"Standard & Poor's believes a transparent allocation policy will play an important role in determining the profitability and strategy of coal consuming companies," S&P said.
"This, combined with a streamlined process for getting environmental clearances and approvals for land acquisition, would give these companies the confidence to invest and revive their long-pending projects," the agency said in its 'Supreme Court Ruling Could Ignite Reforms In India's Coal Sector' report.
The ruling could lead to an improved process for allocating coal mines and boosting the supply of coal in a country that faces a severe shortage of the fuel, S&P credit analyst Mehul Sukkawala said.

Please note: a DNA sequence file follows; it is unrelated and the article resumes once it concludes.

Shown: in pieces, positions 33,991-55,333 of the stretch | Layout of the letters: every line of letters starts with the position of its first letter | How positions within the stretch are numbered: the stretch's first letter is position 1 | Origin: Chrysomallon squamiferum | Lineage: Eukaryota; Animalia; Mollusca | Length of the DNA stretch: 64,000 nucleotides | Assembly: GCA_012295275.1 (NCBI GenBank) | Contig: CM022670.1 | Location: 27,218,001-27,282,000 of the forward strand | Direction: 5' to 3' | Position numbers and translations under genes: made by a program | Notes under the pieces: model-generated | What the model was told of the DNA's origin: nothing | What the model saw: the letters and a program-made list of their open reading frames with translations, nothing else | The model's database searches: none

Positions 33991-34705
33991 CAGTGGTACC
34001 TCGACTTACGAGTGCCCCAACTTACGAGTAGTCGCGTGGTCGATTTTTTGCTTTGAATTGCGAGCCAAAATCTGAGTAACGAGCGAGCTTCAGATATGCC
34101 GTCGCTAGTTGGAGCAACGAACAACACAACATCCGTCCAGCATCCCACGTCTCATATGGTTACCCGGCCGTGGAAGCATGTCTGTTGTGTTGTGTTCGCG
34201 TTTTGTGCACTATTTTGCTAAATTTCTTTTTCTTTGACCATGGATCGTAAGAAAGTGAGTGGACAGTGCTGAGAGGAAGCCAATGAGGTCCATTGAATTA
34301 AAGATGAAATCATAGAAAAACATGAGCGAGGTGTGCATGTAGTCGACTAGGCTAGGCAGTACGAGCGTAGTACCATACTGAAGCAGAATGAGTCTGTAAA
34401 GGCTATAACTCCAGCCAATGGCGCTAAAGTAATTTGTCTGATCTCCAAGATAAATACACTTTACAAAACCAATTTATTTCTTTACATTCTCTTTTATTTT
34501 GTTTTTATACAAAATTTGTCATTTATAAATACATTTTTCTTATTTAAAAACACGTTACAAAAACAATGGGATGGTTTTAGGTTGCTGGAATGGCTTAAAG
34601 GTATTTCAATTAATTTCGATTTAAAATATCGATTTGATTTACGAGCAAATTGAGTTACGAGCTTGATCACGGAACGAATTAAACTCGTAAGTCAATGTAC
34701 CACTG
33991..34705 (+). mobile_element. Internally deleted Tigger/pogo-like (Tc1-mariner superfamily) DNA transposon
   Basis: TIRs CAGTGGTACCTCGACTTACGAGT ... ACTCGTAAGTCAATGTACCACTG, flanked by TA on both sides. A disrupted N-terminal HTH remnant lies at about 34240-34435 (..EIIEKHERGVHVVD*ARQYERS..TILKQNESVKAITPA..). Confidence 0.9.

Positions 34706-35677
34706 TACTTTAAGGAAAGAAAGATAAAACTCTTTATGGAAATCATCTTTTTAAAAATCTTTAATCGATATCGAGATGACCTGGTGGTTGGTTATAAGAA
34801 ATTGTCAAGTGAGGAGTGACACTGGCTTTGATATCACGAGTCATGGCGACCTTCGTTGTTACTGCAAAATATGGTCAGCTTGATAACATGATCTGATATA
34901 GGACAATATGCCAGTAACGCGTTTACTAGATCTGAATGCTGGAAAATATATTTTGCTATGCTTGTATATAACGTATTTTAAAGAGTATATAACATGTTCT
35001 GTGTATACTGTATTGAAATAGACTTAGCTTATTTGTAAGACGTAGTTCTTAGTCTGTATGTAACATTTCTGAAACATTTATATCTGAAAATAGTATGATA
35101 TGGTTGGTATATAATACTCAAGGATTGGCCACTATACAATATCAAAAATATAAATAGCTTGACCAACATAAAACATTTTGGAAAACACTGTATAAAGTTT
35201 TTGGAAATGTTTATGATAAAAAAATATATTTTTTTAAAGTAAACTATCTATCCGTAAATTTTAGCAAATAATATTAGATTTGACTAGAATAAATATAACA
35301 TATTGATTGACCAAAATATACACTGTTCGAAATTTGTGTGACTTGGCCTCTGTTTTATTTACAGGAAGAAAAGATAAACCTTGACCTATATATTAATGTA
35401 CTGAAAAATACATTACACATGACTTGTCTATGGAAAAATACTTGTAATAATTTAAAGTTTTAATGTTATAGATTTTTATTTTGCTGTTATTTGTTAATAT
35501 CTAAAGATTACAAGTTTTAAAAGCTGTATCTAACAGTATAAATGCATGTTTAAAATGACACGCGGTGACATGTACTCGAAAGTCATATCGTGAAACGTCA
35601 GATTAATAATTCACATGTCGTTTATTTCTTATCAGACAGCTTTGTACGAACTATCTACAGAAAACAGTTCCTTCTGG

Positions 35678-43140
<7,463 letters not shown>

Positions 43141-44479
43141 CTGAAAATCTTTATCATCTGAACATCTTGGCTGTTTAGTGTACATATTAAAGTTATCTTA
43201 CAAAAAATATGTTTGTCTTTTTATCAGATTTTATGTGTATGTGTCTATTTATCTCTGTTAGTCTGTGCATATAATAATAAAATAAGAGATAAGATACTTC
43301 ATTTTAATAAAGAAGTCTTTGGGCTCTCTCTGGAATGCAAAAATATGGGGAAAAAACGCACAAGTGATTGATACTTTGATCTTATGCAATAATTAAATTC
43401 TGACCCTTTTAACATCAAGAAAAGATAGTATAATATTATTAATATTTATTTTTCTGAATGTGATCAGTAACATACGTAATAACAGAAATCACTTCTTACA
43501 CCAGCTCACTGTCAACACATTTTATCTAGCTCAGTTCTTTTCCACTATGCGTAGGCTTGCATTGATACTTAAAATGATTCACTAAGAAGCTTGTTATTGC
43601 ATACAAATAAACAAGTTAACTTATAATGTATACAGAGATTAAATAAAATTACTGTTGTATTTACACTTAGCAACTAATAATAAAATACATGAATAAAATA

Last week, the Supreme Court cancelled all but four of the 218 coal blocks that the government had allocated between 1993 and 2010.
The apex court had observed that the allocation was arbitrary, illegal, and resulted in unfair distribution of national wealth.
"We believe the cancellation of coal blocks increases near-term uncertainty for the operations and investment plans of companies that were either allocated the mines or were expecting to source coal from them," Mr Sukkawala said.
He added that it could also hurt the significantly improved investor sentiment in India following the change in the government earlier this year.
The S&P report published today also said a transparent process to allocate coal mines is likely to involve an auction, just as the government did for telecom spectrum.
The government could also extend the solution for coal miners to the mining of iron ore, bauxite, and other minerals, it said, adding that doing so can help the country take a big step toward resolving issues plaguing the mining sector for the past few years.